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Film / We Are Marshall

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"One day, not today, not tomorrow, not this season, probably not next season either but one day, you and I are gonna wake up and suddenly we're gonna be like every other team in every other sport where winning is everything and nothing else matters. And when that day comes, well that's... that's when we'll honor them."
Coach Jack Lengyel

We Are Marshall is a 2006 film which tells the true story of the 1971 Marshall University football team's attempt to rebuild following a plane crash which kills most of the 1970 team and coaching staff returning from a game against East Carolina University. Most of the action involves the season after the crash, using surviving members of the team, players drawn from other sports, and freshmen (who were not normally allowed to play at the time).note  The film ends with the "Young Thundering Herd"s victory against Xavier University.

This film contains examples of the following tropes:

  • Adaptational Attractiveness: While it's a good performance, Matthew McConaughey looks nothing like the real Jack Lengyel, who was a fairly average-looking guy with a stocky build.
  • Arc Words: "We Are Marshall" - the school's cheer serves as this and a Title Drop.
  • Balcony Speech/Rousing Speech: Inverted - School president Donald Dedmon is called to the balcony to see the assembled student body chanting "WE ARE MARSHALL!"
  • Based on a True Story: While it takes some dramatic license to better fit all the feelgood sports movie tropes, it's fairly faithful to how the real story played out, particularly in how Underdogs Never Lose was averted. Some details that might seem like fiction were absolutely true—Bobby Bowden really did help the Marshall program get back on its feet, and the Down to the Last Play game at the climax really did happen that way, a 15-13 win over Xavier via a screen pass touchdown.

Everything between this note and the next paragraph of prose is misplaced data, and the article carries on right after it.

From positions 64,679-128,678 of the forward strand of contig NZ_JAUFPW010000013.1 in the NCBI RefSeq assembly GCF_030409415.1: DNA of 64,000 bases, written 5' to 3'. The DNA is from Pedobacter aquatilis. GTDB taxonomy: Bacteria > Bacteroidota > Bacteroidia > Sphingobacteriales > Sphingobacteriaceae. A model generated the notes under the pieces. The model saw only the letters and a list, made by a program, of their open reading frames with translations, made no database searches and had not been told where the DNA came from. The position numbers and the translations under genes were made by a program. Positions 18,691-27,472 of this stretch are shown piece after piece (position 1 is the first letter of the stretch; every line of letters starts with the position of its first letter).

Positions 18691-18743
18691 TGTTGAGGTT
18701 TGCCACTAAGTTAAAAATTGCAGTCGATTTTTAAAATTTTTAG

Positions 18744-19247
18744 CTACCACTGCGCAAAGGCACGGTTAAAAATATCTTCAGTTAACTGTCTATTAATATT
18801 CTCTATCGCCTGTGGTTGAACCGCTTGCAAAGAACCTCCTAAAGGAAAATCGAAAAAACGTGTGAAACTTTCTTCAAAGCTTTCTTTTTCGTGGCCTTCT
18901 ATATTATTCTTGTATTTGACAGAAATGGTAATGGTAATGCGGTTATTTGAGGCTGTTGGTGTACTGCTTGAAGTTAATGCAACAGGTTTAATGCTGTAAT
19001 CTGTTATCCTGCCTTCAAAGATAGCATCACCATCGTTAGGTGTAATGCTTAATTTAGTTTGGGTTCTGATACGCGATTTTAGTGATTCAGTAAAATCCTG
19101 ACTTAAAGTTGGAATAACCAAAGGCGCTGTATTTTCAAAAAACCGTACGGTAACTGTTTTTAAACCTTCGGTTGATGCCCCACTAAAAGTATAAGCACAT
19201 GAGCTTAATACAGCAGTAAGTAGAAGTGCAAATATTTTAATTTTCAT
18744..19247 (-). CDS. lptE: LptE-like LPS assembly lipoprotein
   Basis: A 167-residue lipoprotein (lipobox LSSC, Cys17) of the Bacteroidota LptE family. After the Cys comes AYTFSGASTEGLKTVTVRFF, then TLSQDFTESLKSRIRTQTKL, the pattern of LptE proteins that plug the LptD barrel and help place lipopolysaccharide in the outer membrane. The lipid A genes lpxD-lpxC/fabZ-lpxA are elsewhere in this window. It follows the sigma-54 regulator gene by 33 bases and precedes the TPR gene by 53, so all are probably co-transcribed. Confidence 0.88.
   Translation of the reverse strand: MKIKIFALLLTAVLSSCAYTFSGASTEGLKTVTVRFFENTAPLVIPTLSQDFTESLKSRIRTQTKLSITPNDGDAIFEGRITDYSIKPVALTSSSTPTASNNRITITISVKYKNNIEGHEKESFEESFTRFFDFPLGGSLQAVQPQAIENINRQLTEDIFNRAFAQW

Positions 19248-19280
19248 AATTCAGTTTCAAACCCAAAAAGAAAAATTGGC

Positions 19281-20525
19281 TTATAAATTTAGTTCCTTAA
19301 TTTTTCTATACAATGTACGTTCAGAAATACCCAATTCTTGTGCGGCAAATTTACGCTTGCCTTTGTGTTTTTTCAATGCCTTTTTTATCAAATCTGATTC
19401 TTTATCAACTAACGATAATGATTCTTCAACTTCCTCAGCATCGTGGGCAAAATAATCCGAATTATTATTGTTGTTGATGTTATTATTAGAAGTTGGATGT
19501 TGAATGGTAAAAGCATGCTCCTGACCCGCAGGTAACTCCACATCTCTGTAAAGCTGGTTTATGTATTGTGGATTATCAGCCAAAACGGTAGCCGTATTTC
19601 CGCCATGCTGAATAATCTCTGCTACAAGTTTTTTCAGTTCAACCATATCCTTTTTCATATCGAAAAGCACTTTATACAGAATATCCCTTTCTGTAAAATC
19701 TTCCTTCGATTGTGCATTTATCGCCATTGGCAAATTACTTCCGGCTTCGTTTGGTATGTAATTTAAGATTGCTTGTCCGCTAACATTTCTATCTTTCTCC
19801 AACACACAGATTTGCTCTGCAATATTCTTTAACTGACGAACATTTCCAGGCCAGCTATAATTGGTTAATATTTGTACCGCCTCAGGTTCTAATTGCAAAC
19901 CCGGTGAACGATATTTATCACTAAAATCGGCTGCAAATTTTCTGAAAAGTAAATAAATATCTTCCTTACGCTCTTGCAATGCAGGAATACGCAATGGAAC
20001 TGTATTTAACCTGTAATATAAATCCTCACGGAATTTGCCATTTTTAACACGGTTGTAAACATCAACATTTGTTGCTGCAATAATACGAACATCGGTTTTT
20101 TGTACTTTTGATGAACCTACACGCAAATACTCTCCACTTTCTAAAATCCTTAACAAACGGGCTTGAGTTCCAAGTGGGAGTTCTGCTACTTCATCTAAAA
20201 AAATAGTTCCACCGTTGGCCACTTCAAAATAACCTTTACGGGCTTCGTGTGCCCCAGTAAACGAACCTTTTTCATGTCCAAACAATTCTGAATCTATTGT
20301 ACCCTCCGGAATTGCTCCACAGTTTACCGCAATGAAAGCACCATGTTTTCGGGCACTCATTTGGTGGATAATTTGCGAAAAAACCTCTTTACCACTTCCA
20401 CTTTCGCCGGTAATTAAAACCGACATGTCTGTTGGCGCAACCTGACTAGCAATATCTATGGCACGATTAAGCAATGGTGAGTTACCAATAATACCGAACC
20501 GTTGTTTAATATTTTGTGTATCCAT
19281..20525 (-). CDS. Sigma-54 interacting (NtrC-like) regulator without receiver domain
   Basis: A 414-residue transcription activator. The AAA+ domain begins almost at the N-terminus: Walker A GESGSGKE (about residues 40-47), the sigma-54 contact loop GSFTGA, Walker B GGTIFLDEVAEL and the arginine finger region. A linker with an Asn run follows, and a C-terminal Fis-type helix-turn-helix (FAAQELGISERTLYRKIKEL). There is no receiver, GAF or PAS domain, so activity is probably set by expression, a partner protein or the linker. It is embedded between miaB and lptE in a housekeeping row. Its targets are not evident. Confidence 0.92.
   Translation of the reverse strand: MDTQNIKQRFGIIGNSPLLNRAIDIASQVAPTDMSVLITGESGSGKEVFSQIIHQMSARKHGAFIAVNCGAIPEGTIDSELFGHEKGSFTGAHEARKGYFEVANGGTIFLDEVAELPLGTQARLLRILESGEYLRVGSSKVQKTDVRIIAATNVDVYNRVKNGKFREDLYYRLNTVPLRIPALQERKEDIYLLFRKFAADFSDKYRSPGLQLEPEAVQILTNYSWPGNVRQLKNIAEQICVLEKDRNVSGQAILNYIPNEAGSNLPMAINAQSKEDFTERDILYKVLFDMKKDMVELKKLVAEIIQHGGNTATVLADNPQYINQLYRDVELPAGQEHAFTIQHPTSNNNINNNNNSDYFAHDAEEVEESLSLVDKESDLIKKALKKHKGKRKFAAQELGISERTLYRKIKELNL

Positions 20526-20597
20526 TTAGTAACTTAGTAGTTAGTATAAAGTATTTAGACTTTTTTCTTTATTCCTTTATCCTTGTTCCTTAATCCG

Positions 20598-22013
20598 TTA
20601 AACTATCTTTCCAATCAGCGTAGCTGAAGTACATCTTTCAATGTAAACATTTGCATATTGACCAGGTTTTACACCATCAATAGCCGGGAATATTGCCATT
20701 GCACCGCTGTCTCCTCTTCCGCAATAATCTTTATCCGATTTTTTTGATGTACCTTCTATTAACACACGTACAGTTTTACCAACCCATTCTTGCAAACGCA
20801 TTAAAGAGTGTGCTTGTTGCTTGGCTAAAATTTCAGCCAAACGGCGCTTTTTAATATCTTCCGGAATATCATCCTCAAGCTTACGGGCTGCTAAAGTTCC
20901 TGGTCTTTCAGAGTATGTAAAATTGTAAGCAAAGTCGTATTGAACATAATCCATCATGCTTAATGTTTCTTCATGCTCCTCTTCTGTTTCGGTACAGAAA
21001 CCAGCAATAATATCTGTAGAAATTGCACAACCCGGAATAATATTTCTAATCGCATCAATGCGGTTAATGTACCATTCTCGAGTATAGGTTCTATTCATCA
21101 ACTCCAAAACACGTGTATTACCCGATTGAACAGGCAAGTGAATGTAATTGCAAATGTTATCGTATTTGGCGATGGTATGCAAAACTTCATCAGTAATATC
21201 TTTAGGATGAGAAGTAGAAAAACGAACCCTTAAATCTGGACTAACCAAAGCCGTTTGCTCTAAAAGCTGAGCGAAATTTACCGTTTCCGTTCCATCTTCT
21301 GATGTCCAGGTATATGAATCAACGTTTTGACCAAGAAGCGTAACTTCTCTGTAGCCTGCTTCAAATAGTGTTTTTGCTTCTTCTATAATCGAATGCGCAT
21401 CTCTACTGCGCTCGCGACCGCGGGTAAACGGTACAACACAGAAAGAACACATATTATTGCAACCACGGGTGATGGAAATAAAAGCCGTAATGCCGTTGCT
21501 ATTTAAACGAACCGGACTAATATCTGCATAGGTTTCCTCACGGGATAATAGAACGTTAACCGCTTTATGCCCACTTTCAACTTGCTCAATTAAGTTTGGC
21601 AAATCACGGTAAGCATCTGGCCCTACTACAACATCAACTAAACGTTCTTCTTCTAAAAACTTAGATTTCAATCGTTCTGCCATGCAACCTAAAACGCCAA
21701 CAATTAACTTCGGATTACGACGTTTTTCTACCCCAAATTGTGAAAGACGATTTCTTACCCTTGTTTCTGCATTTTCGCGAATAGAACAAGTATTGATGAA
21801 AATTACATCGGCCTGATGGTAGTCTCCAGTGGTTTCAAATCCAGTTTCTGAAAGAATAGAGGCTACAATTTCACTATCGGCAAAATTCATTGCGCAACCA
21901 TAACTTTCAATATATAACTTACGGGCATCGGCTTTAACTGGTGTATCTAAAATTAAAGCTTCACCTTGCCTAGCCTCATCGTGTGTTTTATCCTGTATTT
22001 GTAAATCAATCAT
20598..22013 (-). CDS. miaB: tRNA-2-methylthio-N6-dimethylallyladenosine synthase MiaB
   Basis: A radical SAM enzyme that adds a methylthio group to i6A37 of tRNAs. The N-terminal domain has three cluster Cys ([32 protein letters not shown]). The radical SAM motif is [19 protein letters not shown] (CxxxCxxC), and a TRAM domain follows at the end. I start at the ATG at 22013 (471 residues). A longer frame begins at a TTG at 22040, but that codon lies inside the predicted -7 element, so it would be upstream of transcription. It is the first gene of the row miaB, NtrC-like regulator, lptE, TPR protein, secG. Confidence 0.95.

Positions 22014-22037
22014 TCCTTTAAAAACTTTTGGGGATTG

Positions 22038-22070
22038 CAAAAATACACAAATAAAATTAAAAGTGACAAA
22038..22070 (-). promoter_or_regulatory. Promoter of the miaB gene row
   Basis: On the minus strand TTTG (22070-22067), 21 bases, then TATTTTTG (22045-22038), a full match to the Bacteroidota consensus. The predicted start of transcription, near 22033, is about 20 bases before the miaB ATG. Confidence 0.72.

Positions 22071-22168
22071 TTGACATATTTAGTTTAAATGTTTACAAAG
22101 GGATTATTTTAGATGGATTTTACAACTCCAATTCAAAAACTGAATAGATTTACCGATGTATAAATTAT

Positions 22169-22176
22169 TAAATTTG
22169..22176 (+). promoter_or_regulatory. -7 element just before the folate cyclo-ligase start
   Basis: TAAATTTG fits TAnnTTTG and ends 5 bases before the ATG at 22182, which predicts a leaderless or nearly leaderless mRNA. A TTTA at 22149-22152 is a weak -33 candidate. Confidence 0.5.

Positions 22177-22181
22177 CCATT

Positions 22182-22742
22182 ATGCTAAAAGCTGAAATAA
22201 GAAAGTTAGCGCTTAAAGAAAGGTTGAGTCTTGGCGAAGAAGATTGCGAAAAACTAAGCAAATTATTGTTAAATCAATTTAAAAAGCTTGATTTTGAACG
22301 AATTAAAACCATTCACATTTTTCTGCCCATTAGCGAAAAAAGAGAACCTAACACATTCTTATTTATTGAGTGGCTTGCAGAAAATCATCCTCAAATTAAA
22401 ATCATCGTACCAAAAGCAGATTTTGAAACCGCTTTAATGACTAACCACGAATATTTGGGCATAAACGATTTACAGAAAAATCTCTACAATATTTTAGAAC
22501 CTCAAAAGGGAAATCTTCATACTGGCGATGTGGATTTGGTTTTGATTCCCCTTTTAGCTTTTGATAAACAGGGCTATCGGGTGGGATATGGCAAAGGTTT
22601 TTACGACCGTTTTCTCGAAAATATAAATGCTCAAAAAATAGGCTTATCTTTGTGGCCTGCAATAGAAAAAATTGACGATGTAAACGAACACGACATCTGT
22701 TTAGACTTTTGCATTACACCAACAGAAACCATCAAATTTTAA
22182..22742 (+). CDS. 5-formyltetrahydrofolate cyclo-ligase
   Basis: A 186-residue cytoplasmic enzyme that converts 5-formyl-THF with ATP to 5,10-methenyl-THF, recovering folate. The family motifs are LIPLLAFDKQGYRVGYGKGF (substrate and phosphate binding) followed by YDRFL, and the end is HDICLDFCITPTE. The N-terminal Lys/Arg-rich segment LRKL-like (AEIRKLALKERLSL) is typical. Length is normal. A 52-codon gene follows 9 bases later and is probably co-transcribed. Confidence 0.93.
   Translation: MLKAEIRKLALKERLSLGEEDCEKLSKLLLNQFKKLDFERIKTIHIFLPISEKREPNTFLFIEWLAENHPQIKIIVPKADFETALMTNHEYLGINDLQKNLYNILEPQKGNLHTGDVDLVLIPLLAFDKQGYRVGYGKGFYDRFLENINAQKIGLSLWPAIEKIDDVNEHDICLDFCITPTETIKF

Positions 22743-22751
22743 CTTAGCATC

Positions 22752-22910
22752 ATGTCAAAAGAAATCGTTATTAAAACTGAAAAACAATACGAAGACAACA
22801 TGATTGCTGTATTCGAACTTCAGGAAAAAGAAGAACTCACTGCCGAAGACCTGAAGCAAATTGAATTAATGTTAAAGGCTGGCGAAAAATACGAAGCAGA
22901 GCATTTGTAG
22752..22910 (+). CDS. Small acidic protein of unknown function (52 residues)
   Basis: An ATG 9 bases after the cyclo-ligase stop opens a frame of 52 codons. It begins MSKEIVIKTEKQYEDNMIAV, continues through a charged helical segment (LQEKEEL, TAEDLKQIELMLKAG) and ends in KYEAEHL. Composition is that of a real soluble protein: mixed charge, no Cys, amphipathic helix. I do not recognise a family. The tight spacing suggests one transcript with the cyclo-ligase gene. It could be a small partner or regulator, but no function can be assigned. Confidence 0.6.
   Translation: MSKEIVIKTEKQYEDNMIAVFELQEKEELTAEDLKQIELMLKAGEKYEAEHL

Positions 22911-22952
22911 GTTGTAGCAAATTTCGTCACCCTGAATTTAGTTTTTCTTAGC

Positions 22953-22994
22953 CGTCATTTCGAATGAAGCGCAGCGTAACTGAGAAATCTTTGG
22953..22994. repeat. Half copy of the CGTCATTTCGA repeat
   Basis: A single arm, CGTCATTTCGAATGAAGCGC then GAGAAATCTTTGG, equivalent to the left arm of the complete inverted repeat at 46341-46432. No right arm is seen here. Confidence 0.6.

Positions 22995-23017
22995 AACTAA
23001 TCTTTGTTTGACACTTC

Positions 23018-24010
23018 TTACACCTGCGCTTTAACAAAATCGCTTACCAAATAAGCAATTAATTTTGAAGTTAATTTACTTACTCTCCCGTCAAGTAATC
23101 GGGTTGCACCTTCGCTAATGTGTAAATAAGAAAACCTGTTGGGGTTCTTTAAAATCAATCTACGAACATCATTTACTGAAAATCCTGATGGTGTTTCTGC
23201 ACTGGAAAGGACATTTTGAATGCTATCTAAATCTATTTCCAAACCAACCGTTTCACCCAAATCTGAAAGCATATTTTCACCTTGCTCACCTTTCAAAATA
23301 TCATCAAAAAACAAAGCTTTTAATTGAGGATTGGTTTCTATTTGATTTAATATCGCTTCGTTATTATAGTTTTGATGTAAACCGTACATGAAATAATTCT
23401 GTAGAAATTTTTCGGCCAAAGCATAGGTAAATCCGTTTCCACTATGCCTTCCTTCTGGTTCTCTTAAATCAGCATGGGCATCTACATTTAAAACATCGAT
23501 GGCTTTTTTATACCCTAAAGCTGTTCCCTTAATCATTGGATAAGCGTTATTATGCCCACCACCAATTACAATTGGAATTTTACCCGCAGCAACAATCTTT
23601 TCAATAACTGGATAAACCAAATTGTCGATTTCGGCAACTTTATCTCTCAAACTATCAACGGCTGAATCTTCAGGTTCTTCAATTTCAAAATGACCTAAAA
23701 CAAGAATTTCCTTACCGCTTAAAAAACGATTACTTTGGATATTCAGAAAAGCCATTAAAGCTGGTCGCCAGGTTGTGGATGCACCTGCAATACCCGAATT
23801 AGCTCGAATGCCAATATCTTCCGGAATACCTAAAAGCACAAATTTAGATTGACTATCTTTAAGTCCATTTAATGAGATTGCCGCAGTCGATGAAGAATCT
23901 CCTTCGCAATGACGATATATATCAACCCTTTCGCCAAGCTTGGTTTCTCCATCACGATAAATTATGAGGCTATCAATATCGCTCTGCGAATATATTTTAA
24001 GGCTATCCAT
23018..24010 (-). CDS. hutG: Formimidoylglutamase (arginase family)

• Locked Out of the Loop: Red Dawson's wife, believing him to be on the plane, isn't told that he had decided to drive back and do a recruiting errand along the way (the neighbor he called forgot while watching a game show). She spends the majority of the evening thinking that her husband has been killed.
  • Misfit Mobilization Moment: Nate Ruffin rallying the remaining team members to go gather up the student body for their inverted Balcony Speech.
  • Outliving One's Offspring: Obviously this happened for many of the parents of players on the team. The film focuses on the grief of Paul Griffin, whose only son was killed in the crash and whose wife died several years earlier.
  • Ragtag Bunch of Misfits: The "Young Thundering Herd" was made up of players who couldn't make the East Carolina trip, freshmen (who, at the time, had to get special permission to play) , walk-ons and athletes from other sports. While the team being reformed in the aftermath of a terrible tragedy is very inspirational, a bunch of the team's worst players, athletes from other parts of the university, walk-ons, and freshmen are not going to put on a winning season until they get better.
  • Save Our Team: The entire point of the Balcony Speech.
  • Underdogs Never Lose: Defied - The Herd only wins once, on screen, and the ending text reveals that was the last game they'd win for a while. Also justified, as the new team was made up of some of the worst players, athletes from other parts of the university's sports programs, walk-ons, and freshmen.
  • Untranslated Title: In European French (but not Canadian), and also in Italian.
  • You Are in Command Now: Defied - Red Dawson, the only surviving member of the coaching staff, defers to new athletic director Jack Lengyel in leading the team.
  • Young Future Famous People: Bobby Bowden, then in the second year of his first major college coaching job at West Virginia University, meets with Jack and offers generous assistance to fellow West Virginia school Marshall in restarting its football team. In 1976 Bowden moved to Florida State, where he stayed for 34 seasons, winning two national championships along the way.